President Abraham Lincoln in a portrait taken in Washington, February 9, 1864. REUTERS/Library of Congress/Anthony Berger
Why was Abraham Lincoln murdered?
The popular understanding of his character makes the question surprisingly hard to answer. We have been taught to regard Lincoln as a clear-headed statesman, an exemplar of the spirit of reconciliation. Accordingly we esteem him for the Gettysburg Address and the last paragraph of his Second Inaugural Address. But Lincoln in his own time was celebrated -- and infamous -- for his House Divided speech and the Emancipation Proclamation: a radical speech and a radical act.
His killer, John Wilkes Booth, was an enthusiastic partisan of the Confederacy. He admired the secessionist cause in large measure because it was built on a way of life inseparable from slaveholding. The loss of slavery, Booth knew, would mean the loss of a power that white people of the South, poor folk and gentry alike, held most dear to their social existence. This was the power of mastery, a source of distinction even to those who held no slaves.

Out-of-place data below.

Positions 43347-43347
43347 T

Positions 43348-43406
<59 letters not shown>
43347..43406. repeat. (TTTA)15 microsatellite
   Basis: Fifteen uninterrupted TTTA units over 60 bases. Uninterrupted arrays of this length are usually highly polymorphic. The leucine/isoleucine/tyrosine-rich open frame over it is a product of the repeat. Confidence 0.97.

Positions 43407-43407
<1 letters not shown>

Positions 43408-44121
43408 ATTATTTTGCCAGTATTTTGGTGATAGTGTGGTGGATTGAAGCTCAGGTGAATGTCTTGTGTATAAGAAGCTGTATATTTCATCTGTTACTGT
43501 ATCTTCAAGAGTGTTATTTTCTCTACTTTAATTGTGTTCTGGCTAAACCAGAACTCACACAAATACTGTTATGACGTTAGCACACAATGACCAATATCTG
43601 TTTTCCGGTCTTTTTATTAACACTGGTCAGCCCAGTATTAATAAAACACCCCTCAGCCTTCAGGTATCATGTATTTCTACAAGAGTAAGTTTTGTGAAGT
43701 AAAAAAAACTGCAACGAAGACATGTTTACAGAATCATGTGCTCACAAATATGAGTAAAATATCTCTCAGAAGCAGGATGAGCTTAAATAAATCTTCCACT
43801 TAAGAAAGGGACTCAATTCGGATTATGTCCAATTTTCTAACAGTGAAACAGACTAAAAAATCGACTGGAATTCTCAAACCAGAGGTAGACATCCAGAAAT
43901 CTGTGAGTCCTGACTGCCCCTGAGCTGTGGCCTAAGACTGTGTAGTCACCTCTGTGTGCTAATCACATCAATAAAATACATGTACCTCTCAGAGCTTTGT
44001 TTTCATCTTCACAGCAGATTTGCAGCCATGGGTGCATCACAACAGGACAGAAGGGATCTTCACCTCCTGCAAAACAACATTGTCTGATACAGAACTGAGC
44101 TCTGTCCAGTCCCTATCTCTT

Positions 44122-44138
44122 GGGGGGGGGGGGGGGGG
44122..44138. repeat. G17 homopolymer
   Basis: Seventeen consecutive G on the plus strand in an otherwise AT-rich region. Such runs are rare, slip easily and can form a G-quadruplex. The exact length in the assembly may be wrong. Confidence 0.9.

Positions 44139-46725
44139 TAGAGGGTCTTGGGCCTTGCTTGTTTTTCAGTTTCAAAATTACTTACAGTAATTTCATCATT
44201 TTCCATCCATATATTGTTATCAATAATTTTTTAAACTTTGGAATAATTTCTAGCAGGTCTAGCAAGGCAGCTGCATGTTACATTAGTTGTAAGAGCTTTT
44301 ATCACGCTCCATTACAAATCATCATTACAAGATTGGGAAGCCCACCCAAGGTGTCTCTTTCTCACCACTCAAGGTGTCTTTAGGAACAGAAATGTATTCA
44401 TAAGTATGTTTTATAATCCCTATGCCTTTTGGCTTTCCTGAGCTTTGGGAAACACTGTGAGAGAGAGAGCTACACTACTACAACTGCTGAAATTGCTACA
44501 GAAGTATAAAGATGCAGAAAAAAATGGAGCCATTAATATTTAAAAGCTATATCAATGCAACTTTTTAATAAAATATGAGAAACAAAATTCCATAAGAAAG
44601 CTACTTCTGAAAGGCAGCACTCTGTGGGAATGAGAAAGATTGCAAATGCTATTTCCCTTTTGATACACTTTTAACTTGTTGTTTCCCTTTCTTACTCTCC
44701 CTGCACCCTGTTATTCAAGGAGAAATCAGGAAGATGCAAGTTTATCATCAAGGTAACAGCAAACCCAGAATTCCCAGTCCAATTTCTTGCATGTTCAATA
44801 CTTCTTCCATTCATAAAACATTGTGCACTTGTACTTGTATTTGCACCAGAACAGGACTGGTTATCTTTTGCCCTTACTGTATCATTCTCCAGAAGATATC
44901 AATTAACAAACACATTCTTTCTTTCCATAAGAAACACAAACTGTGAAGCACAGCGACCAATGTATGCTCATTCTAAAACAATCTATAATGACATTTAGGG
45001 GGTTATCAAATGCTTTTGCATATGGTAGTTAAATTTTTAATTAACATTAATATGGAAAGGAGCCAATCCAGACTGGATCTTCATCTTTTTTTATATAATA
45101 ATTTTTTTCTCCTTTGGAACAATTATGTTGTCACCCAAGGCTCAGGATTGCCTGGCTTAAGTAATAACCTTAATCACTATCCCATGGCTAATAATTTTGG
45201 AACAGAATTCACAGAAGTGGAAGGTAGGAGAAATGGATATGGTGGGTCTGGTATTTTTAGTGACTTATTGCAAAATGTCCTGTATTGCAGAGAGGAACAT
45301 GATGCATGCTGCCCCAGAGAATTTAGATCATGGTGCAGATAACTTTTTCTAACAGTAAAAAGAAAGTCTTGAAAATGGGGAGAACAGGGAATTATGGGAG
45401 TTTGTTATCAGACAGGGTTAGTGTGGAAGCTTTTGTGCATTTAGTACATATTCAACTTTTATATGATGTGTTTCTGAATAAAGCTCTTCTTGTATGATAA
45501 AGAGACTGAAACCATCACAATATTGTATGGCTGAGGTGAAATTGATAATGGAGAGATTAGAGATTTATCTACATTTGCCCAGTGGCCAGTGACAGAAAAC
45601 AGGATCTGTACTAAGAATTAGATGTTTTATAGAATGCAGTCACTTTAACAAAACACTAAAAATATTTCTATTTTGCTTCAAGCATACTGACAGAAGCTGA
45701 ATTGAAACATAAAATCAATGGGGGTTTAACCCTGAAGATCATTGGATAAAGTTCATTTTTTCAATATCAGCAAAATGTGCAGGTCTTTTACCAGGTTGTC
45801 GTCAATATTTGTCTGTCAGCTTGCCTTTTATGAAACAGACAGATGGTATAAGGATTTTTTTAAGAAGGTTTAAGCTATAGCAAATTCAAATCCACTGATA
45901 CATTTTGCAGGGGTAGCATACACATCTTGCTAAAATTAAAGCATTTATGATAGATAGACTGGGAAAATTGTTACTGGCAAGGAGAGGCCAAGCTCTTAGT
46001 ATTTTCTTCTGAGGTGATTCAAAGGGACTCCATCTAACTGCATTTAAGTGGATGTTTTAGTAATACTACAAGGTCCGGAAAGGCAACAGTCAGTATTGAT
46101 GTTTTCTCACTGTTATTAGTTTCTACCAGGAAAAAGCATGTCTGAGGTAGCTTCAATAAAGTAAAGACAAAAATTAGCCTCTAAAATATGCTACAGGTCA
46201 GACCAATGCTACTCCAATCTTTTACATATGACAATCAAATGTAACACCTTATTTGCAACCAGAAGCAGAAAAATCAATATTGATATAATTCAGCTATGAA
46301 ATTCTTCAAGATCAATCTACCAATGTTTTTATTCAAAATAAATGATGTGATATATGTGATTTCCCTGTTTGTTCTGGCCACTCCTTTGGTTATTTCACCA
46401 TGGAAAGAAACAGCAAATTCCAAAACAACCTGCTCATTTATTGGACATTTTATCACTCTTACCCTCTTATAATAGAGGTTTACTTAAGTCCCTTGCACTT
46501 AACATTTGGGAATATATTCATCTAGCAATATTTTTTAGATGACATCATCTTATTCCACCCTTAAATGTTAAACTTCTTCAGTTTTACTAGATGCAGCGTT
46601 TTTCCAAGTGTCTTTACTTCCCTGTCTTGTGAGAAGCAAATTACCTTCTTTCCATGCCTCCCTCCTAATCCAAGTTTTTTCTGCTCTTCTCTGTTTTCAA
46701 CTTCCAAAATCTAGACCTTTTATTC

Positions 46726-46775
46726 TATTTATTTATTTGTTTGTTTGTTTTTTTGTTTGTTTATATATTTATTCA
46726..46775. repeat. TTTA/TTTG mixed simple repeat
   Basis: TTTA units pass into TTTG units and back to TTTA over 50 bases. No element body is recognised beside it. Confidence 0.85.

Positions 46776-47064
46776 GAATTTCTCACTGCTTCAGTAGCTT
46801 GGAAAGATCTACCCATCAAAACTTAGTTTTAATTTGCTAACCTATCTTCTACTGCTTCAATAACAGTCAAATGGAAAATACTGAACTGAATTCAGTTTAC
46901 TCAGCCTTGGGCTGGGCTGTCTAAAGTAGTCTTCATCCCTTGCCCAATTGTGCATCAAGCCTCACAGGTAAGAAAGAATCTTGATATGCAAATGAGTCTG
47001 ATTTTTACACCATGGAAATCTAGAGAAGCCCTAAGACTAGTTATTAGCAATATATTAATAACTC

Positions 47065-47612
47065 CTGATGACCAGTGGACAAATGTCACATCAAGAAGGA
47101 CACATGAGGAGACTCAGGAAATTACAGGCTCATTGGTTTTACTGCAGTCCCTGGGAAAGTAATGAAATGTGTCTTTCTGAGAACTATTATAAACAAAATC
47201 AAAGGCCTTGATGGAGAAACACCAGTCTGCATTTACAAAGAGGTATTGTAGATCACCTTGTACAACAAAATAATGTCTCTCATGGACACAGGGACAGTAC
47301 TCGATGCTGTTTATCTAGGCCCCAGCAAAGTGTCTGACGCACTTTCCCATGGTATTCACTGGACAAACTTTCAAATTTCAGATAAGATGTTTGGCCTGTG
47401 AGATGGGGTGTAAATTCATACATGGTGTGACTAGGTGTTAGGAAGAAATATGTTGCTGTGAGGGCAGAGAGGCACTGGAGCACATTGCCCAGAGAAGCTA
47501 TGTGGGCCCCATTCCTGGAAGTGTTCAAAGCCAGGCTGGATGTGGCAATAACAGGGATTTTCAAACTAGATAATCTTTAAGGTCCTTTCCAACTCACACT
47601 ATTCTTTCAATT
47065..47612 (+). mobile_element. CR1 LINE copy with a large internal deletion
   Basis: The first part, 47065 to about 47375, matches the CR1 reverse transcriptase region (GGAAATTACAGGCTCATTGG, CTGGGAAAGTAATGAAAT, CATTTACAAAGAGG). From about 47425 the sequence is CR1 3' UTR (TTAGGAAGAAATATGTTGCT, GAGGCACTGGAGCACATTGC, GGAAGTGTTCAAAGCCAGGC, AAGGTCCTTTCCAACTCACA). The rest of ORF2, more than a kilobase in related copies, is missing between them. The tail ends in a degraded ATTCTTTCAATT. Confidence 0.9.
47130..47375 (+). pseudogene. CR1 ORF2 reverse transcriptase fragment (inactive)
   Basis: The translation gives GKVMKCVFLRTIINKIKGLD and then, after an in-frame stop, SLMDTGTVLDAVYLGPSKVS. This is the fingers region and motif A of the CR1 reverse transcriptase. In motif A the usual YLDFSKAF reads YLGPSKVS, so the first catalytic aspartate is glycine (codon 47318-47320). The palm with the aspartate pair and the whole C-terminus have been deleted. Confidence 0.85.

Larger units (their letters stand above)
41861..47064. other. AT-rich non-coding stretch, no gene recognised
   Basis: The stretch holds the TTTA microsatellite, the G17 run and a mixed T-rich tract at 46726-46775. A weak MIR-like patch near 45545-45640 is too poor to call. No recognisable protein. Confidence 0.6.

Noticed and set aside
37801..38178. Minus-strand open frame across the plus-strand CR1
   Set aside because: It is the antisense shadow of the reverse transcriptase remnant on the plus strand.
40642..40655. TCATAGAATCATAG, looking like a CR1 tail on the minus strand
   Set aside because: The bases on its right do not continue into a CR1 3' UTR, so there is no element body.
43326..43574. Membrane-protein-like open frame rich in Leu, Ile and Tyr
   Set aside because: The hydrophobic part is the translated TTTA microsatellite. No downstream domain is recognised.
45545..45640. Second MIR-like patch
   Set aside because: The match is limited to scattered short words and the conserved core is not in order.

It is hard to find a word today for the violence with which white privilege was cherished. In an unforgiving and original study just published, Lincoln's Political Thought, George Kateb speaks of the huddle of passions shared by the slave-dependent South as "ferocities." For there seemed no limits to what white Southerners would do to maintain their superior status.
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